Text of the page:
By Kunal Sawhney, CEO, Kalkine.
The banking and financial services industry is one of the sectors among many that has been reeling under the various constraints due to the pandemic. A dramatic drop in the credit offtake, relatively lower demand for various credit facilities along with the deferred repayments from the customers on their existing debt obligations are some of the fundamental challenges that have affected the banker’s ability to sustain a steady topline, as well as the net profit attributable to the shareholders.
In the beginning of the pandemic, the central banks of almost all the countries have brought the key lending rates near historic lows, so that the partner commercial banks and other international arms of foreign banks can offer cheaper means of credit to the organisations and individual borrowers.
Hurdles in operations
London-based research and auditing firm Deloitte had said that the uncertainty arising out of the coronavirus pandemic is likely to remain for the foreseeable future. While, on the other hand, PricewaterhouseCoopers (PwC), the London-headquartered accounting and consulting giant, has highlighted the major challenges that are going to arise in the near term.
According to PWC, there is a huge possibility of a global recession, reduction in productivity in the workplace, reduction in consumption due to decreased consumer confidence and effects on results of operations are some of the key challenges ahead.
The credit risk emerging from the existing retail clientele and the corporate borrowers had gone up due to the global health emergency.
Banks and financial institutions have been on the front line of the nearly freezed credit cycle due to the challenges of Covid-19 and restrictions put by the governments during the lockdowns. Be it a central bank operating under the umbrella of the government or a small-sized financier or a financial institution offering customised credit facilities to limited sectors; all have been facing hardships and uncertainty.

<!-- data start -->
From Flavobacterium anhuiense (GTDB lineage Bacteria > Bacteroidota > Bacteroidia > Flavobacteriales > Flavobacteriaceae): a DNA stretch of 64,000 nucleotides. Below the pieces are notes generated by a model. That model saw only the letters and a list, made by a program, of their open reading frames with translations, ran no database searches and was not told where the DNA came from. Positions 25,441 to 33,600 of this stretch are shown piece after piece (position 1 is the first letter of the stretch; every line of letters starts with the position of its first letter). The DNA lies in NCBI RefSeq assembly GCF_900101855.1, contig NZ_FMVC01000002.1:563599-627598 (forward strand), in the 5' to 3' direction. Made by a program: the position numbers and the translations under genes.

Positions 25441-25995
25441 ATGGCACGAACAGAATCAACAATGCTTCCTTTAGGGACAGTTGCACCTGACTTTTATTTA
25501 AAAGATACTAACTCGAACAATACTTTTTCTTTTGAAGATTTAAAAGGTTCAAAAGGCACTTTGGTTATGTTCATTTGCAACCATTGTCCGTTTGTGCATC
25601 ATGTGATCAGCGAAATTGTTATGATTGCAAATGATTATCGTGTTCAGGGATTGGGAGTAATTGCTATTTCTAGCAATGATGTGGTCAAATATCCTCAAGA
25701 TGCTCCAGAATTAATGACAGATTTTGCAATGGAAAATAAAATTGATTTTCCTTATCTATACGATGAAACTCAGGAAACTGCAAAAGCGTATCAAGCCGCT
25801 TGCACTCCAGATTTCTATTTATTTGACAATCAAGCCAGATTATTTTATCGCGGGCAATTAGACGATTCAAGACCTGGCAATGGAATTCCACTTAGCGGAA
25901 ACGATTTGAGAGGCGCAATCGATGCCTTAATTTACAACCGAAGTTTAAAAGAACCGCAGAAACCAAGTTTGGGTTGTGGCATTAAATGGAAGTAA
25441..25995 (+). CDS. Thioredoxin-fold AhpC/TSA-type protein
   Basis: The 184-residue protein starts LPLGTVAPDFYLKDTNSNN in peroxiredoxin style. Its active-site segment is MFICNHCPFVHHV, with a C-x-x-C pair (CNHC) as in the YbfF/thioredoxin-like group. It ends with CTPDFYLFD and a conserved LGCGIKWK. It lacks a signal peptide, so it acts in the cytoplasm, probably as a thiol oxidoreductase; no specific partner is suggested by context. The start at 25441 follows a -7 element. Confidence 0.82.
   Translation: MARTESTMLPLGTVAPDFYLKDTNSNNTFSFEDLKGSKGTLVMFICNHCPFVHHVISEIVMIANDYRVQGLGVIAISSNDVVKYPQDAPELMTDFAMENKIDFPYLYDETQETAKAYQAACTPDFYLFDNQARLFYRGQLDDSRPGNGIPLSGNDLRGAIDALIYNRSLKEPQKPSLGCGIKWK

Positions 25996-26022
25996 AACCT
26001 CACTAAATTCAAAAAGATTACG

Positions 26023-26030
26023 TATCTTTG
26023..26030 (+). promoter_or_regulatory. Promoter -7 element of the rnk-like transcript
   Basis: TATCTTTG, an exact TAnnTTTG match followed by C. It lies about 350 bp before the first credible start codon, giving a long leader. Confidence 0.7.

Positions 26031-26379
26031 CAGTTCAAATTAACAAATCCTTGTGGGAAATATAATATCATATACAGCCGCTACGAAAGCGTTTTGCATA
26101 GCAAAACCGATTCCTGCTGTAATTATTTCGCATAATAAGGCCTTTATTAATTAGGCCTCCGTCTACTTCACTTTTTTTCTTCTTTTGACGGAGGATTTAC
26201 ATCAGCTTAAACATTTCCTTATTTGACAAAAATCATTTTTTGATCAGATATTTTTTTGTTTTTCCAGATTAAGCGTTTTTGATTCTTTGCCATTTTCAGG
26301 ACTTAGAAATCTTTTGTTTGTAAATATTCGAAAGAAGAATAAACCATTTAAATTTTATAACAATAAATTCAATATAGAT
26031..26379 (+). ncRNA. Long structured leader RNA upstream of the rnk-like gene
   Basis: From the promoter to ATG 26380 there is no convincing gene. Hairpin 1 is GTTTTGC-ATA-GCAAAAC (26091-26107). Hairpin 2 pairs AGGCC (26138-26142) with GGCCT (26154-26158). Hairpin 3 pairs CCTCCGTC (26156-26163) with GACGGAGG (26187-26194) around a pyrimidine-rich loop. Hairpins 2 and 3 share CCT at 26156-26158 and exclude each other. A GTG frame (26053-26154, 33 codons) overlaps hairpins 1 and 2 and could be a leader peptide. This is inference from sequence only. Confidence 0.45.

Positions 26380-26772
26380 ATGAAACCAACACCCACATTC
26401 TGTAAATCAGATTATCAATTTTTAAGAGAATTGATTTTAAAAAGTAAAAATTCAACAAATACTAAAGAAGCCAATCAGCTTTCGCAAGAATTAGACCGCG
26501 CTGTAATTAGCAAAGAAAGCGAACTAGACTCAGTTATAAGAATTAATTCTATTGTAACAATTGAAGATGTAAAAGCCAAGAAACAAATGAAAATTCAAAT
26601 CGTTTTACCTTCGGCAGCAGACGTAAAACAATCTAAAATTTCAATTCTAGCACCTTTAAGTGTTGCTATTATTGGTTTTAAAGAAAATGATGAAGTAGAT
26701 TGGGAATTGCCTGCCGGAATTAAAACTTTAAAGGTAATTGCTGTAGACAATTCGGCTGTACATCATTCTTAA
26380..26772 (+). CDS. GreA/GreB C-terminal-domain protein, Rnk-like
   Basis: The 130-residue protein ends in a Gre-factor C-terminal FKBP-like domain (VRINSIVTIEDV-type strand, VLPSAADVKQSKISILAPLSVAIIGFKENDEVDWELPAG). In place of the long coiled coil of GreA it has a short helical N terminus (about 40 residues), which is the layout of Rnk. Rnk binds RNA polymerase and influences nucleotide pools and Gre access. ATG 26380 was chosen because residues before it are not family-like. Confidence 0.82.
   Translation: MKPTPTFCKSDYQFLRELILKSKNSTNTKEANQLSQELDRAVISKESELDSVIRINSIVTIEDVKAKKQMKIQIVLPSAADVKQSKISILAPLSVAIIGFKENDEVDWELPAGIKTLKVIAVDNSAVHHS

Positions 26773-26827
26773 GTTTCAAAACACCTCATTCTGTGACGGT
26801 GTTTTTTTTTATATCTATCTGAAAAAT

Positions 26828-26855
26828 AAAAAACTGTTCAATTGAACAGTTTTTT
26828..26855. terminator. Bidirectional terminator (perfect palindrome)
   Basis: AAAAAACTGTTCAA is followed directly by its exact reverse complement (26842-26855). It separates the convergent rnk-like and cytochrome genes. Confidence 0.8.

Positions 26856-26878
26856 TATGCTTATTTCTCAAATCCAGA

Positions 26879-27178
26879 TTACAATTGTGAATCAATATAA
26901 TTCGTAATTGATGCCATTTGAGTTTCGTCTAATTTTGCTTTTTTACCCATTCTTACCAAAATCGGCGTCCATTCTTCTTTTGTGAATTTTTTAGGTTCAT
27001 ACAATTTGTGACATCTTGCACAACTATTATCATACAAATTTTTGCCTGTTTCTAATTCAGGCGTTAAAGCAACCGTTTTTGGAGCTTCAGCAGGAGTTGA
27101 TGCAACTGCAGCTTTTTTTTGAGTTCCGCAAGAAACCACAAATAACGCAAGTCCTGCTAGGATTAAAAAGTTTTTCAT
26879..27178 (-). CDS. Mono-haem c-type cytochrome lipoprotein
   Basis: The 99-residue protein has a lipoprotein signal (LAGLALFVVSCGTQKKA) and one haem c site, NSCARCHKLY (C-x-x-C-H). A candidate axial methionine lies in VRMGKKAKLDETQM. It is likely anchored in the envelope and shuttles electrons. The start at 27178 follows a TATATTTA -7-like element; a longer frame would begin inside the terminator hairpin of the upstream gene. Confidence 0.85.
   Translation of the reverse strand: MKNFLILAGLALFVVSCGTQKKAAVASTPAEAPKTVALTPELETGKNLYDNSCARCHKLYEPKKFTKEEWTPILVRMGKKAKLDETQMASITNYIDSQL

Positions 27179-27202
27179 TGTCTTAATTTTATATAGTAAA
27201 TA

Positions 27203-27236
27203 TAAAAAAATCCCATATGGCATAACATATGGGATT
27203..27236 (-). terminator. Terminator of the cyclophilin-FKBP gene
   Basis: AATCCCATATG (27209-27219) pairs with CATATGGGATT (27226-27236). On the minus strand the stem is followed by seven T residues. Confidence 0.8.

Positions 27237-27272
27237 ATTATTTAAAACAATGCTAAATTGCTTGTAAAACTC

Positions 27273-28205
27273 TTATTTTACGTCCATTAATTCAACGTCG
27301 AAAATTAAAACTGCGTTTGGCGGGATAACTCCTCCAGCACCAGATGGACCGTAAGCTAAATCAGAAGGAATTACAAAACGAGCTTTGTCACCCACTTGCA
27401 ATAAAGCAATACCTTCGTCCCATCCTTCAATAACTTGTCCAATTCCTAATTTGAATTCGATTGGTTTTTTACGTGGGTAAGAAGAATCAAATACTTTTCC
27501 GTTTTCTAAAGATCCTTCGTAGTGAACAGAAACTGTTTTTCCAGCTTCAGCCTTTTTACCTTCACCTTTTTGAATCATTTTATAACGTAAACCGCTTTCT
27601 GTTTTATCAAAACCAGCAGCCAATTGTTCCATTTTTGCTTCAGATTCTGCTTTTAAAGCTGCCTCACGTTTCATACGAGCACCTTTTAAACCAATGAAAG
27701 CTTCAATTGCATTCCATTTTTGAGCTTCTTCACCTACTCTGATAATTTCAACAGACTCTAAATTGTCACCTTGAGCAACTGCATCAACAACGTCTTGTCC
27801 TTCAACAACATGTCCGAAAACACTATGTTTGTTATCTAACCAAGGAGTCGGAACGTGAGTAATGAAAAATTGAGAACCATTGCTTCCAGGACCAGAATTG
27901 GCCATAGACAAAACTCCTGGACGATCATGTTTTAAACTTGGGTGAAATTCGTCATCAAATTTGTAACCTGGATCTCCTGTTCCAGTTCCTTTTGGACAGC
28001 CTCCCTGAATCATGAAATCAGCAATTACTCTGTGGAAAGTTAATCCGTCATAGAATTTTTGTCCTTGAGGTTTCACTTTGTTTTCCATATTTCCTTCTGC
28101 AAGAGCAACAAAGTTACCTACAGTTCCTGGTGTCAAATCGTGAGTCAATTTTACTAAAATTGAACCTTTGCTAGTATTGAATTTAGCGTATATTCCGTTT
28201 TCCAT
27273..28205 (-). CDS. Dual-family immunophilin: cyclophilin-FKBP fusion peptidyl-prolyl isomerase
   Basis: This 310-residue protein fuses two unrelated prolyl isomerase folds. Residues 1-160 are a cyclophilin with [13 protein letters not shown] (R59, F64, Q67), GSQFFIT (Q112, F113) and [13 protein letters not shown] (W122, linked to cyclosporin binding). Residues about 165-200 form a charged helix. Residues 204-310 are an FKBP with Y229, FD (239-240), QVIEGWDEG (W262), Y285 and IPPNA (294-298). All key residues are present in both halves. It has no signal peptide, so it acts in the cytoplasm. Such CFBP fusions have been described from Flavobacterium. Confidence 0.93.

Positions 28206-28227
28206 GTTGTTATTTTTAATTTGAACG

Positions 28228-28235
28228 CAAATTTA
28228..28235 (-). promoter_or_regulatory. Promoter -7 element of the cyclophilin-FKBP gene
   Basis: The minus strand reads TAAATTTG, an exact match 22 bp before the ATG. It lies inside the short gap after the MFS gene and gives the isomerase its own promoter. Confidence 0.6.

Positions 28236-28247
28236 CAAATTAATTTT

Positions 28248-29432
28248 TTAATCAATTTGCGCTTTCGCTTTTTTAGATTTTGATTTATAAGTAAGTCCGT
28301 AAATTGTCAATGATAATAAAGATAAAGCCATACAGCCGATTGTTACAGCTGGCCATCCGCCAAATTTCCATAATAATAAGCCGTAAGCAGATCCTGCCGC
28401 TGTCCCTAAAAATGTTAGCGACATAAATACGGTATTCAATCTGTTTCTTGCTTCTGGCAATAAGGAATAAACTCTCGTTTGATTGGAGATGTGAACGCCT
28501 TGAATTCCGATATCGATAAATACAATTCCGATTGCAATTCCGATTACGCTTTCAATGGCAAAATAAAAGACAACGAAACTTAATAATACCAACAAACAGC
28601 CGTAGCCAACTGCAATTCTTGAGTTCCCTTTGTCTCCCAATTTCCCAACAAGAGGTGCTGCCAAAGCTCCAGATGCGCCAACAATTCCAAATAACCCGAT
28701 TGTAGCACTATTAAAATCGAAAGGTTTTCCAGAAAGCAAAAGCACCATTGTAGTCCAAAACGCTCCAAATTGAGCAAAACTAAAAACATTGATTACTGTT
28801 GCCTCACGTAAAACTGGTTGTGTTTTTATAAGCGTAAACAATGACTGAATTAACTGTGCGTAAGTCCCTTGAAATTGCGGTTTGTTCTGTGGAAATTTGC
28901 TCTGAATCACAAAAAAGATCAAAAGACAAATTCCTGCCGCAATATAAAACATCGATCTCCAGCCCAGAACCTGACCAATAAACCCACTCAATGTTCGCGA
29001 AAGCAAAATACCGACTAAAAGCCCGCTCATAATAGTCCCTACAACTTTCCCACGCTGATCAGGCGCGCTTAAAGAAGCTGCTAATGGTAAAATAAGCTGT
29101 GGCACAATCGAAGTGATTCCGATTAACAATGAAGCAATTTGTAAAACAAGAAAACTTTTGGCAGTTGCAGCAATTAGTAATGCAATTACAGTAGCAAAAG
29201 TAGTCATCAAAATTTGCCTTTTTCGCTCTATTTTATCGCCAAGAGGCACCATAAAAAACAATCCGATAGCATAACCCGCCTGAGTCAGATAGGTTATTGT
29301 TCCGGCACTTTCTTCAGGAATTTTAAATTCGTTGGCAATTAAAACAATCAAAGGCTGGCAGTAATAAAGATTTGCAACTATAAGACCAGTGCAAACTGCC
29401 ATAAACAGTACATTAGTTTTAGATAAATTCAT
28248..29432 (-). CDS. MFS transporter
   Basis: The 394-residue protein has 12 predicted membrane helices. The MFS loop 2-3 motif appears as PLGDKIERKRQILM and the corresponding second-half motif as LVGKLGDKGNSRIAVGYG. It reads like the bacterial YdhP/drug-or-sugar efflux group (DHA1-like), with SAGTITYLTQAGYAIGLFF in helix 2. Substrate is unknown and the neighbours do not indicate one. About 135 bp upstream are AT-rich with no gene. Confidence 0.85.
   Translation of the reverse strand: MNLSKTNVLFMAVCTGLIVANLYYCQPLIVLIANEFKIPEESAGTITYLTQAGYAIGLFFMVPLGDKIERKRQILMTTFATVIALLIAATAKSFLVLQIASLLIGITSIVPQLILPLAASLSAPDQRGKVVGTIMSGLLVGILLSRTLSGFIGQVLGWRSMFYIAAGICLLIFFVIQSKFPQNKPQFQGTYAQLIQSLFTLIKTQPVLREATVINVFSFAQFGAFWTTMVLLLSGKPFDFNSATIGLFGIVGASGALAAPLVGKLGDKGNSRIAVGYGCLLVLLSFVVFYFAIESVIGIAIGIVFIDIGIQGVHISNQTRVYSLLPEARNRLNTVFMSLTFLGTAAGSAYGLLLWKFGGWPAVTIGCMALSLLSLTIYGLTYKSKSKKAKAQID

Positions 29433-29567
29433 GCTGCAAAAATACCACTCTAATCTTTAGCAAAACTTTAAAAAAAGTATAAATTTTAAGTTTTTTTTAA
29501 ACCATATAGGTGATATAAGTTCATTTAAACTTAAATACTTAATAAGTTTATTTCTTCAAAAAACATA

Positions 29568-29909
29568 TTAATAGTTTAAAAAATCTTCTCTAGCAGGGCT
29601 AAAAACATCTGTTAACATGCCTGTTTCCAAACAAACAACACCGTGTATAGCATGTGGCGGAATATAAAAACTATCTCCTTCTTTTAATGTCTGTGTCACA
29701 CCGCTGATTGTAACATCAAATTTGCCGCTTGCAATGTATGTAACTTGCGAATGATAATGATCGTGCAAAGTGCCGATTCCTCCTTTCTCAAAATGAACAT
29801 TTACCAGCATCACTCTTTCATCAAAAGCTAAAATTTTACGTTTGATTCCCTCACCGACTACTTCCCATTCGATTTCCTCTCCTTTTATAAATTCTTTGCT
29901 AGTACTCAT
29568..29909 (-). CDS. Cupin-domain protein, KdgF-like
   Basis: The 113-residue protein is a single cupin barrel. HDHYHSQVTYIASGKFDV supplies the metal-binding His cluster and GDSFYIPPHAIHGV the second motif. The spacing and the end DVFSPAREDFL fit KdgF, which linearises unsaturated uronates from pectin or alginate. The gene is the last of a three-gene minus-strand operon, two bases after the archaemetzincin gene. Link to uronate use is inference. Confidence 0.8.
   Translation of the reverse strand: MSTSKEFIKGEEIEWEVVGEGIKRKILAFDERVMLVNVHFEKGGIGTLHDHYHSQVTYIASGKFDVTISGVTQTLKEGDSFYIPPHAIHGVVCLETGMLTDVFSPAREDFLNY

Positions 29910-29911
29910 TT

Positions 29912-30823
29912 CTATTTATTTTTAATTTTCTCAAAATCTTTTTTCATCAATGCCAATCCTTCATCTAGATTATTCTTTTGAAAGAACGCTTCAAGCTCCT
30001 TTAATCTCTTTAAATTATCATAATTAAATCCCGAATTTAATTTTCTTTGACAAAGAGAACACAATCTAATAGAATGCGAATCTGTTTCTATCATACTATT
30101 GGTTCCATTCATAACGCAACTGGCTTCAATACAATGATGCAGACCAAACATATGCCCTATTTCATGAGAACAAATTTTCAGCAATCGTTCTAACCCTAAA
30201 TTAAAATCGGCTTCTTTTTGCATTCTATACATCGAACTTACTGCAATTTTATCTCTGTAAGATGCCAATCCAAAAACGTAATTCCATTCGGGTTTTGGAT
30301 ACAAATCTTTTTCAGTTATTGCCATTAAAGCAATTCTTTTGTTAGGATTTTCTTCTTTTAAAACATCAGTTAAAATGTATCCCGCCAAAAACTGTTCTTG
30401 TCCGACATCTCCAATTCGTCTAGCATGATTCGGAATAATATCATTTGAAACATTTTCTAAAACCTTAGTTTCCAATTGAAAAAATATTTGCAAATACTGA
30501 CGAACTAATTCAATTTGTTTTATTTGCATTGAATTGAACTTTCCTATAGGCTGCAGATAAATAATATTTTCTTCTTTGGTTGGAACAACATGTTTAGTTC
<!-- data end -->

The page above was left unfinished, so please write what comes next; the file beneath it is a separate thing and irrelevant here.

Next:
A Netherlands-headquartered accounting and consulting firm KPMG report has underlined the instability and heightened volatility prevailing amid the global capital markets due to Covid-19 uncertainties. The full impact on the markets hasn’t been determined as of now, but the adverse impacts are likely to continue from the knock-on effects of coronavirus, the report has highlighted.
It has further stated that the low interest rate regime being followed in most of the developed and developing countries have reduced the core profitability among the banks in most mature markets. Following the reduced proportion of operational gains, the financial institutions are gradually shifting their focus towards commission-based income with technology-enabled businesses as their key focus.
Following the disruption in the global financial markets, almost all banking groups have taken a series of calculative steps that can reduce the burden of regular expenses, thereby increasing the proportion of operational gains.
A major rejig on an organisational level including a reduction in staff size, downsizing the number of actively operating branches, incorporation of AI-enabled systems, wherever possible to lessen the dependency on manpower, bringing in highly customised credit facilities with easier repayment terms and tapping on the existing customers to acquire more meaningful clients.
The World Bank had announced a whopping sum of nearly $160 billion for its Covid-19 response meant to be extended to the poorest countries with weaker banking and financial services facilities. The World Bank commitments have already touched $59 billion in FY20 that is equal to the sum realised in the FY10 during the time of subprime mortgage-led global financial crisis.
The UK administration has come up with the fresh structure of Coronavirus Business Interruption Loans under which the government has proposed to extend especially customised credit lines to safeguard the businesses affected due to the pandemic. Under the scheme, a loan starting from £30,000 can be availed up to an upper ceiling of £5 million.
With the extension of credit lines to maximise asset base, there can be instances with the banking systems in which the proportion of credit offered to clients with a weaker credit profile and to micro small and medium enterprises can increase the proportion of subprime borrowers in the apparently healthy loan books of the lenders. The meteoric surge in the MSME clientele and other subprime borrowers possess increased risk of an upsurge in the non-performing assets in the books.